Music's role in the defeat of fascism

May 10, 2021
Composer Dmitri Shostakovich was a volunteer firefighter in Leningrad during WW2.

Symphony for the City of the Dead:
Dmitri Shostakovich and the Siege of Leningrad

By M T Anderson
Candlewick Press, 2017
464 pp., $23.95

The statistics themselves are shocking. In WWII, of the casualties borne by Britain, the United States and the Soviet Union, 95% were borne by the Soviets and 90% of the Germans killed by the three Allied powers were killed by Soviet forces.

In the Soviet Union, 32,000 factories were destroyed, as were more than 40,000 hospitals, 84,000 schools and 43,000 libraries.

Hitler launched his attack on the Soviet Union on June 21 1941, and within a short space of time, German fascist forces had encircled the key city of Leningrad, cradle of the Bolshevik-led revolution of 1917. The country was woefully underprepared to defend itself.

Under the pressure of international isolation and Russia’s backwardness, and after a cruel civil war in which the young country was invaded by a conglomerate of imperialist armies, the 1917 revolution had degenerated into a bureaucratic dictatorship headed by Josef Stalin and the bureaucratic clique around him.

By the late 1930s, Stalin had executed the vast majority of the old Bolsheviks who had stood shoulder to shoulder with Lenin and Trotsky in 1917, and had also purged the Red Army of tens of thousands of its officers and finest military minds. Little wonder, then, that initially the fascist forces swept across the Soviet Union, so quickly that Hitler arrogantly issued an order that Leningrad should be wiped from the face of the earth.

With the city surrounded and the main food depot destroyed in a bombing raid, the fascists decided to literally starve the city to death. Leningrad’s citizens were reduced to eating bread made from sawdust, soup made from wallpaper glue, and in the darkest days of the siege, some were reduced to cannibalism.

Caught up in the maelstrom was the young Soviet composer, Dmitri Shostakovich. Shostakovich had composed his first works in the early days of the revolution, but had only narrowly escaped being purged when Stalin took exception to his powerful opera Lady Macbeth of the Mtsensk District.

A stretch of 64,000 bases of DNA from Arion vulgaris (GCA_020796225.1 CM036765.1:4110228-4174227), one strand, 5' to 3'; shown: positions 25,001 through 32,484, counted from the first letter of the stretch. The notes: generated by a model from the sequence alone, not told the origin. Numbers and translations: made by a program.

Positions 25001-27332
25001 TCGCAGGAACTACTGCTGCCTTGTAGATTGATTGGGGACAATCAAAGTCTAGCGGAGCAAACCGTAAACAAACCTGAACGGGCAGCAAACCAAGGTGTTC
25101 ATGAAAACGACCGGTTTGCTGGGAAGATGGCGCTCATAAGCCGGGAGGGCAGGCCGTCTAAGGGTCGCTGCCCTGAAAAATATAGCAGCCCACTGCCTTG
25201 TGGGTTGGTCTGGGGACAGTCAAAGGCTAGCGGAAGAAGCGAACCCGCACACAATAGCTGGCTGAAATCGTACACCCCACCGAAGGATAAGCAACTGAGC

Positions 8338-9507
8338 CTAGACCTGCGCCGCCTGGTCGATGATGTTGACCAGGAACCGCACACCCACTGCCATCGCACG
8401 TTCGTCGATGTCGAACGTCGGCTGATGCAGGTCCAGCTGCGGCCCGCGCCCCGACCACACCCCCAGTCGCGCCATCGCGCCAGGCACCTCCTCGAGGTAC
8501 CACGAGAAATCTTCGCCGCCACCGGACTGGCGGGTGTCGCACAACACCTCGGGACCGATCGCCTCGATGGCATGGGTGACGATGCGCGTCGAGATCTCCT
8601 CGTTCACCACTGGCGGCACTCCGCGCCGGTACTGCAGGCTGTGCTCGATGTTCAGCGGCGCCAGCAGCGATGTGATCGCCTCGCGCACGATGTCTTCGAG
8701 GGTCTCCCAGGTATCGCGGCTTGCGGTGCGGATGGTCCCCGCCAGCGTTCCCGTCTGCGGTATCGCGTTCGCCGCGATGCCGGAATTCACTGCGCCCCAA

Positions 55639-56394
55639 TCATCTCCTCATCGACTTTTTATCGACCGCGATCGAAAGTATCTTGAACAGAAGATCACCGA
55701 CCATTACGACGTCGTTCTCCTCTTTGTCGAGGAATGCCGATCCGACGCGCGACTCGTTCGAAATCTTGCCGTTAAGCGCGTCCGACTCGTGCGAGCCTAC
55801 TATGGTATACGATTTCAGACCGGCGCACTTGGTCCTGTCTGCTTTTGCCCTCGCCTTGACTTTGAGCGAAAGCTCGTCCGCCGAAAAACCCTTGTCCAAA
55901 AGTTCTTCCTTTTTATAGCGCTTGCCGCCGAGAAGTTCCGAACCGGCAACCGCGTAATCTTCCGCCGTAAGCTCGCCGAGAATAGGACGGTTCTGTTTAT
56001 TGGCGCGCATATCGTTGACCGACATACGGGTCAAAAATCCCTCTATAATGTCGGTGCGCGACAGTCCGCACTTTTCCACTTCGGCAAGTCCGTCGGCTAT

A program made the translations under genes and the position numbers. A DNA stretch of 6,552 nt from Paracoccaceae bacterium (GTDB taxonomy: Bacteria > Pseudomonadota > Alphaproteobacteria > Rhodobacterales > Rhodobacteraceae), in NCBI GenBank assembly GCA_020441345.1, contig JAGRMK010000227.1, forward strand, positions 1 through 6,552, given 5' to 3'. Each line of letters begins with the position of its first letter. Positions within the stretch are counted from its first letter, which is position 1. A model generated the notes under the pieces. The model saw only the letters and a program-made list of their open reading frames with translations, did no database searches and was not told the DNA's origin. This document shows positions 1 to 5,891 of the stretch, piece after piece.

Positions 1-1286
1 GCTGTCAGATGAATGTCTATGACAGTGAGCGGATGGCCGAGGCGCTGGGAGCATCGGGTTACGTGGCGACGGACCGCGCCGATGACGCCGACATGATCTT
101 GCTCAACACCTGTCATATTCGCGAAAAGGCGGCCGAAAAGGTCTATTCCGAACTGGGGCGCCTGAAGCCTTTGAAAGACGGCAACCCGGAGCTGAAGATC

At the outset of the siege, Shostakovich found himself trapped in Leningrad, and between stints on duty as a fireman disabling incendiary bombs, had begun to compose what was to become his Seventh Symphony. In fact, he completed three of the eventual four movements in the besieged city, before he was flown out by the Soviet government to the relative safety of Kuibyshev, behind the Ural Mountains.

After Shostakovich finished the symphony, the Soviets formed the audacious plan of performing the symphony in Leningrad itself (which was still under siege). The only orchestra that had remained in the city was the Leningrad Radio Orchestra, but it had stopped performing, and those of its players who weren’t already dead were literally dying of starvation.

At the first rehearsal, there were only 15 players, some of whom were too weak even to hold their instruments. Three orchestral musicians died before the actual performance. Bolstered by musicians from the military, some of whom would come to rehearsals directly from the front line, the symphony was eventually performed on August 9, 1942.

Remarkably, the Soviets set up loudspeakers so that the Germans, dug-in on the outskirts of the city, would hear it. In addition to raising the morale of the Leningraders who heard it, it affected the morale of the Germans.

One year later a German soldier told Karl Eliasberg, the conductor of the first performance: “It had a slow but powerful effect on us. The realisation began to dawn that we would never take Leningrad. But something else started to happen. We began to see that there was something stronger than starvation, fear and death — the will to stay human”.

There has been much academic controversy about Shostakovich in recent decades, following his death in 1975. Was he, as the Soviets claimed, loyal to the regime, or was he (as Solomon Volkov claimed in the alleged memoir he published in 1979) a secret dissident?

In this book, Anderson takes a measured and sensible approach: Shostakovich was neither a loyal Stalinist nor a scornful dissident, just a composer with no special fondness for the capitalist west trying to keep himself and his family alive in an extreme period of human history.

Although this book is ostensibly written for a “young adult” audience, it is so well-written — and so well-presented and illustrated — that adult readers will find it engrossing. Overall, it provides a vivid portrait of how music can enable people to stay human in the face of fascist tyranny.

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